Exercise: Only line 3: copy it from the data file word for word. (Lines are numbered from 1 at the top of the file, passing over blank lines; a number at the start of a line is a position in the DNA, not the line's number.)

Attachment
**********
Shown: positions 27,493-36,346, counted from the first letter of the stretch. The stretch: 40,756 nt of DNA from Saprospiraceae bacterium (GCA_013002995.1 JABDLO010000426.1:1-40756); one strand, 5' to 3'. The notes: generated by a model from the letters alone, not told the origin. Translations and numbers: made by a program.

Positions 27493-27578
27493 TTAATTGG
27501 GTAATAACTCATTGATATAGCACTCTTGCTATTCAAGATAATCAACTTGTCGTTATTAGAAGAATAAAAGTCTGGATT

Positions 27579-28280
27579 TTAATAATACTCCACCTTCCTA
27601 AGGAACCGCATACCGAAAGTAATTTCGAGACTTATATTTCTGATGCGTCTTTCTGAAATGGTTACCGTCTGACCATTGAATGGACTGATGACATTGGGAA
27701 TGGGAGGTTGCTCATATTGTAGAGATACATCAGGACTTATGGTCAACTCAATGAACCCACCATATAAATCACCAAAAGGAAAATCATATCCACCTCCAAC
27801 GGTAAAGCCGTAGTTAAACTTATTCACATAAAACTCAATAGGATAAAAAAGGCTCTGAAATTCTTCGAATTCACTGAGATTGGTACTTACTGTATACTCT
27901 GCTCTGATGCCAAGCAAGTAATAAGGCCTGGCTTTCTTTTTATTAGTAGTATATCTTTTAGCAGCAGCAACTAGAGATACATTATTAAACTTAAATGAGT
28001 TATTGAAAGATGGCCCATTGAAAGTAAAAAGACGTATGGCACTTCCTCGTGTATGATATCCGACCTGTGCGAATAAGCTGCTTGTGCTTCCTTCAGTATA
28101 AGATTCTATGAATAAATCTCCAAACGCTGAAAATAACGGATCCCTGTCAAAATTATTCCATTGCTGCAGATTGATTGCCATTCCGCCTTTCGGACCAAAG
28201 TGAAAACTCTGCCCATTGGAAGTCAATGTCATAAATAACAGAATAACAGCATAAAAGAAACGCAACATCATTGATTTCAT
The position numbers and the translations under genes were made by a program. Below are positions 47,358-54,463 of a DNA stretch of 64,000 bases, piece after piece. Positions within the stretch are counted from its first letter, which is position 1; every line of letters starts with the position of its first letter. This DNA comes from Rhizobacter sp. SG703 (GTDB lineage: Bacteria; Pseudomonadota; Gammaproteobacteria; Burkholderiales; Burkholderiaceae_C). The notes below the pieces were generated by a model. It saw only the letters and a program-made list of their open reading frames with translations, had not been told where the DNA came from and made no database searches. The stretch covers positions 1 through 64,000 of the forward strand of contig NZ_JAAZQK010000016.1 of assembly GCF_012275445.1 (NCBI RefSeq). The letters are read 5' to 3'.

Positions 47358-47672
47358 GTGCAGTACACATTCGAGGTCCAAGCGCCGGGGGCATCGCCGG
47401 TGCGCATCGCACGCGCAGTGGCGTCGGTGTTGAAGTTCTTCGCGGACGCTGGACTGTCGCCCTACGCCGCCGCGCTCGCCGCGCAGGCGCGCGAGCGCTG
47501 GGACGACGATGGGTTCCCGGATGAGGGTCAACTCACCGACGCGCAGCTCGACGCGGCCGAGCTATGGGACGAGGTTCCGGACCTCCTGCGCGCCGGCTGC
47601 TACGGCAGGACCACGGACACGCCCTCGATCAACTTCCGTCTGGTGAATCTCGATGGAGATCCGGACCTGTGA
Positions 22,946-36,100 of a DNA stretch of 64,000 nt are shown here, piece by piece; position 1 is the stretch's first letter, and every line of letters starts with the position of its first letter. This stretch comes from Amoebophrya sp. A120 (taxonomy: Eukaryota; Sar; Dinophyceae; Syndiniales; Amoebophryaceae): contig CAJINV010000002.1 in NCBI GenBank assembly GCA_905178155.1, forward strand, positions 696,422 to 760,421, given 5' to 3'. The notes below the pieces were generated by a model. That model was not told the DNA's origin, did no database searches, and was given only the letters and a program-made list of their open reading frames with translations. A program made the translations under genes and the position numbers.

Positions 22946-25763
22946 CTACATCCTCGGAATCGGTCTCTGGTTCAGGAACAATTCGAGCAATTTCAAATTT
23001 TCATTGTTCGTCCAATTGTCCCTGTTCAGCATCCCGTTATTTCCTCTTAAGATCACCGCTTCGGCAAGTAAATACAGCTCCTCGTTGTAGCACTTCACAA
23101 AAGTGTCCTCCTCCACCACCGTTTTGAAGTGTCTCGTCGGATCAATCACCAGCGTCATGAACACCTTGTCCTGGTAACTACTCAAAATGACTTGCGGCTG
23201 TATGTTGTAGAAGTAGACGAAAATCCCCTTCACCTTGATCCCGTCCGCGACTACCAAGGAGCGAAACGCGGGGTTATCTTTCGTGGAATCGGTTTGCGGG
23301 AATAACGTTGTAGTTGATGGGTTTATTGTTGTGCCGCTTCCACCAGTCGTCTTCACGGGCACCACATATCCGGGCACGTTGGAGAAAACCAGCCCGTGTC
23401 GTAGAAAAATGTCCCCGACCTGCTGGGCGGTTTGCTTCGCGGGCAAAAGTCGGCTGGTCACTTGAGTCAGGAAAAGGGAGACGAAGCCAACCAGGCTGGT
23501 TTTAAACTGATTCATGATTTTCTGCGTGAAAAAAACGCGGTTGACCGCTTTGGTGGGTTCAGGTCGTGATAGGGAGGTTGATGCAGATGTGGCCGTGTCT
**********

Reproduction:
27493 TTAATTGG